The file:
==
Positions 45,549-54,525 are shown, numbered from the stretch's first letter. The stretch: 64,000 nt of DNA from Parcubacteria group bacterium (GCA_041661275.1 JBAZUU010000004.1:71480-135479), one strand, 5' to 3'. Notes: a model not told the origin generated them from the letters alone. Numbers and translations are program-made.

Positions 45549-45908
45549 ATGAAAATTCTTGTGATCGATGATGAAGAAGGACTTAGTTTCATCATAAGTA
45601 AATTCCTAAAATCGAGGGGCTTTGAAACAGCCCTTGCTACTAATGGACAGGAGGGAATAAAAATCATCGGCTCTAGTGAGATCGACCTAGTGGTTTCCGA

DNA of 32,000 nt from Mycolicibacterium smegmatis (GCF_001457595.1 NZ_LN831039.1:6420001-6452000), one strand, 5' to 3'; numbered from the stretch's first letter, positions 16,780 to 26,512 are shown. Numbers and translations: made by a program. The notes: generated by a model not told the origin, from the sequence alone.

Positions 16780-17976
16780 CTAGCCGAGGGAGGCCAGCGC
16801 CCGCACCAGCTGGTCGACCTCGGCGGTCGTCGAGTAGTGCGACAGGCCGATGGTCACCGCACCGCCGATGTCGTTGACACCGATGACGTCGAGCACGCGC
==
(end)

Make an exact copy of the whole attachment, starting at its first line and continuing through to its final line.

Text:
Positions 45,549-54,525 are shown, numbered from the stretch's first letter. The stretch: 64,000 nt of DNA from Parcubacteria group bacterium (GCA_041661275.1 JBAZUU010000004.1:71480-135479), one strand, 5' to 3'. Notes: a model not told the origin generated them from the letters alone. Numbers and translations are program-made.

Positions 45549-45908
45549 ATGAAAATTCTTGTGATCGATGATGAAGAAGGACTTAGTTTCATCATAAGTA
45601 AATTCCTAAAATCGAGGGGCTTTGAAACAGCCCTTGCTACTAATGGACAGGAGGGAATAAAAATCATCGGCTCTAGTGAGATCGACCTAGTGGTTTCCGA

DNA of 32,000 nt from Mycolicibacterium smegmatis (GCF_001457595.1 NZ_LN831039.1:6420001-6452000), one strand, 5' to 3'; numbered from the stretch's first letter, positions 16,780 to 26,512 are shown. Numbers and translations: made by a program. The notes: generated by a model not told the origin, from the sequence alone.

Positions 16780-17976
16780 CTAGCCGAGGGAGGCCAGCGC
16801 CCGCACCAGCTGGTCGACCTCGGCGGTCGTCGAGTAGTGCGACAGGCCGATGGTCACCGCACCGCCGATGTCGTTGACACCGATGACGTCGAGCACGCGC